January 14, 2014 — Americans "can address our societal problems" of teenage pregnancies and births outside of marriage, "but to do so we must first address our societal issues," New York Times columnist Charles Blow writes, adding that he does not "see the argument as completely binary or the problem as intractable."
According to Blow, "most Americans still agree" that "young people should delay sexual activity until they are mentally and emotionally capable of reasonably consenting and comprehending the consequences." Further, most "want fewer children born to parents unwilling to provide for those children, or incapable of doing so, emotionally or financially," as well as "fewer unplanned and unwanted pregnancies" and "fewer women to have to face the often wrenching decisions about what to do about such pregnancies."
He suggests several "rather simple ways to move in this direction," including "teaching young people to value themselves in a way that contextualizes the initiation of sexual activity as a thing fully within their control and not so easily manipulated by peer and societal pressures."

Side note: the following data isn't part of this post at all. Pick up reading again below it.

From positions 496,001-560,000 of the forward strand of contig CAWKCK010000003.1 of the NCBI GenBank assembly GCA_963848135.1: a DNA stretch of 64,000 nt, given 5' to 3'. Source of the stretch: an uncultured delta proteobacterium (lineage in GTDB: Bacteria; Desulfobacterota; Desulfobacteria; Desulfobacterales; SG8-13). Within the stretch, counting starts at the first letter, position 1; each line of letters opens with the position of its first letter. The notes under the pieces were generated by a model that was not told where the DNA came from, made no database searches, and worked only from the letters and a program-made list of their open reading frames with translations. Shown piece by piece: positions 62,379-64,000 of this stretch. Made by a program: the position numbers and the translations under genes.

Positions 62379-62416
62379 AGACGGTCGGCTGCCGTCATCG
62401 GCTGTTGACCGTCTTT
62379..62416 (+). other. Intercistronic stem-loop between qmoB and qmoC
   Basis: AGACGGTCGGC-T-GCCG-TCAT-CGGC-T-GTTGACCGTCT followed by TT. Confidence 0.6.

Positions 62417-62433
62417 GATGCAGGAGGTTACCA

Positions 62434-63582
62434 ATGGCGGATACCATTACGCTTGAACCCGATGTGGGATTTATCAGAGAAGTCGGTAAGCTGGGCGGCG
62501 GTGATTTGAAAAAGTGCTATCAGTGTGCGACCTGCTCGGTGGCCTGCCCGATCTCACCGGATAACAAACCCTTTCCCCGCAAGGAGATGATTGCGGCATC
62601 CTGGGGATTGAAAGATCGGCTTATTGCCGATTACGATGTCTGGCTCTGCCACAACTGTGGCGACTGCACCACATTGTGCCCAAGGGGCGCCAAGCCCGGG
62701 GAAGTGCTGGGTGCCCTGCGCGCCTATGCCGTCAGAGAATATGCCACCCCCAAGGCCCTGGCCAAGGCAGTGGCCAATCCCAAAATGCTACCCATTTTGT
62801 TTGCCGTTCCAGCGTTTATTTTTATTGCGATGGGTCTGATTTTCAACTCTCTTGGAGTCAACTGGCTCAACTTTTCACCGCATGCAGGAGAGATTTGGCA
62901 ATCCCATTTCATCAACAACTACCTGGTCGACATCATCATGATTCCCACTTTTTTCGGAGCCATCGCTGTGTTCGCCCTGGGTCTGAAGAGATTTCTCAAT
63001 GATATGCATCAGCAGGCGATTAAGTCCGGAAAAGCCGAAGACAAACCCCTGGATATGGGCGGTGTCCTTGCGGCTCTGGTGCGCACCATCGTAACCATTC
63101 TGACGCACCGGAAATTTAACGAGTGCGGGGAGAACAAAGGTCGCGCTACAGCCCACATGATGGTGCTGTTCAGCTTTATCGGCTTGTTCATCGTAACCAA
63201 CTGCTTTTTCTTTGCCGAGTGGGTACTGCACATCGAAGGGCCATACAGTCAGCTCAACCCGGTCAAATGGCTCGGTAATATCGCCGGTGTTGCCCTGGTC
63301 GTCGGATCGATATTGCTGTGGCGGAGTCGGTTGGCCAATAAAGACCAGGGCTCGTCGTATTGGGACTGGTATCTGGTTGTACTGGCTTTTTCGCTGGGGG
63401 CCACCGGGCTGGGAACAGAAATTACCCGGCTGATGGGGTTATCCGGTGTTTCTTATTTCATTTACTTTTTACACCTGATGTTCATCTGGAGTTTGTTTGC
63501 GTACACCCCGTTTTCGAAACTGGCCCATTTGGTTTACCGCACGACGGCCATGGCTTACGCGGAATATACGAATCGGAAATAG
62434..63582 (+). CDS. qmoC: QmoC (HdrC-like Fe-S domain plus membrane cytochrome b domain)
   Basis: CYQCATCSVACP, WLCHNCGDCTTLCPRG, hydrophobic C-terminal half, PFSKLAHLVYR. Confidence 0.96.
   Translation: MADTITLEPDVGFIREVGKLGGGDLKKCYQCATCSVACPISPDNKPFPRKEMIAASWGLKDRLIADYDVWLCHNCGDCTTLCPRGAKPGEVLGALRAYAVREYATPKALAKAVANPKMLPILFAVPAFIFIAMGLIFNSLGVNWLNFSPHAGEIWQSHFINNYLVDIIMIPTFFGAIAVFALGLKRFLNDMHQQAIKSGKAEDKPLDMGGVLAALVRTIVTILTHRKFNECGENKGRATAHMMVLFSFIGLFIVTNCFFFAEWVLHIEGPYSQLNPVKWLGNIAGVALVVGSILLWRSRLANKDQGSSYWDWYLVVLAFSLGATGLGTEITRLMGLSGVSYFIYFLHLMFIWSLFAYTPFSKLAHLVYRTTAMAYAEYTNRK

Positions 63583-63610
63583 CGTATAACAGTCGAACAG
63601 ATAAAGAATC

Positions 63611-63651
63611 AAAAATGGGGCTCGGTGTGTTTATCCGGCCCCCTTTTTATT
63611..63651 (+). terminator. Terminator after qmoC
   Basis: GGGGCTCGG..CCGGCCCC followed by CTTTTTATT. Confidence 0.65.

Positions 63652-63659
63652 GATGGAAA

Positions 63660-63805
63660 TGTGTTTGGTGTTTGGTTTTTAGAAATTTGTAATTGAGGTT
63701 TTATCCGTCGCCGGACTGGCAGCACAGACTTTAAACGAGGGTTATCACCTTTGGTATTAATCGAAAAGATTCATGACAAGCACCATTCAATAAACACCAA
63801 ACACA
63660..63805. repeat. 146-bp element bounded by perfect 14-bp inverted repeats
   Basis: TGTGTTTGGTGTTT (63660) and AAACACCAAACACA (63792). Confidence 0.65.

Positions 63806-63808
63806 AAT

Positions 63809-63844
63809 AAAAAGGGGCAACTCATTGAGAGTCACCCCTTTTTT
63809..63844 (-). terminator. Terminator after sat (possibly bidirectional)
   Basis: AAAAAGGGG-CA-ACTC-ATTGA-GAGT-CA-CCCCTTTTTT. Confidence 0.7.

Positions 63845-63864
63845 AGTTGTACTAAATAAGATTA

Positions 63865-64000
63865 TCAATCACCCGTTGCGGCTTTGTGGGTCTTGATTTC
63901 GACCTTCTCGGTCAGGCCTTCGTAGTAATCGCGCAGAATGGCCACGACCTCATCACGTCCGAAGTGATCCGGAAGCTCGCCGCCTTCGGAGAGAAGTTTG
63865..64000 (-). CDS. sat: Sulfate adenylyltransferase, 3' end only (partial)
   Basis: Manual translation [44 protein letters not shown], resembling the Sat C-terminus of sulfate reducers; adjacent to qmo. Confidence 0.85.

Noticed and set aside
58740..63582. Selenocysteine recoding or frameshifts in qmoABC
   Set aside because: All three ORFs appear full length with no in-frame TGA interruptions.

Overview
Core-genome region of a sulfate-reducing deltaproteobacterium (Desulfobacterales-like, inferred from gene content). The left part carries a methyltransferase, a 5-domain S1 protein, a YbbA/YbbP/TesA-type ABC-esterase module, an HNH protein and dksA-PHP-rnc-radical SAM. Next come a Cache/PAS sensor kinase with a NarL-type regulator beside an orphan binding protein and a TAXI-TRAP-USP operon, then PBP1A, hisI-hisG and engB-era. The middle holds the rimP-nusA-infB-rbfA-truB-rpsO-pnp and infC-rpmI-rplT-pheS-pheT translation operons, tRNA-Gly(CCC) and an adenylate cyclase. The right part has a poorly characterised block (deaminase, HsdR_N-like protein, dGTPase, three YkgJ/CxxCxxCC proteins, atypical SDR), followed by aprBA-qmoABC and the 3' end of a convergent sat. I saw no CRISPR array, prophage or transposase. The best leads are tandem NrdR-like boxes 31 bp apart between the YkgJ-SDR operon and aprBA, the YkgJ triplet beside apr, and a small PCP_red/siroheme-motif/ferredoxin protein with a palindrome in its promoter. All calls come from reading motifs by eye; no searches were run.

Blow also endorses "provid[ing] thorough and unimpeded sex education -- in the home and at school -- about how to engage in sex safely and responsibly," along with ensuring access to "a full range of reproductive services."
In addition, instead of stressing "marriage as a panacea for many of these problems ... we must respect all family structures and encourage all parents to be active and engaged in child rearing," he writes. Further, Blow criticizes "much of the discussion about single-parent families and births outside of marriage" for focusing "too heavily on young women" as "a form of sex shaming that blames them for not being proper guardians of chastity."
Last, Blow notes that males in the U.S. "are not taught to value themselves as fully human, but only as conquerors of ... women, workplace, [and] the world," adding that "men who are incapable of valuing their own humanity are incapable of fully valuing the humanity of a love interest" (Blow, New York Times, 1/10).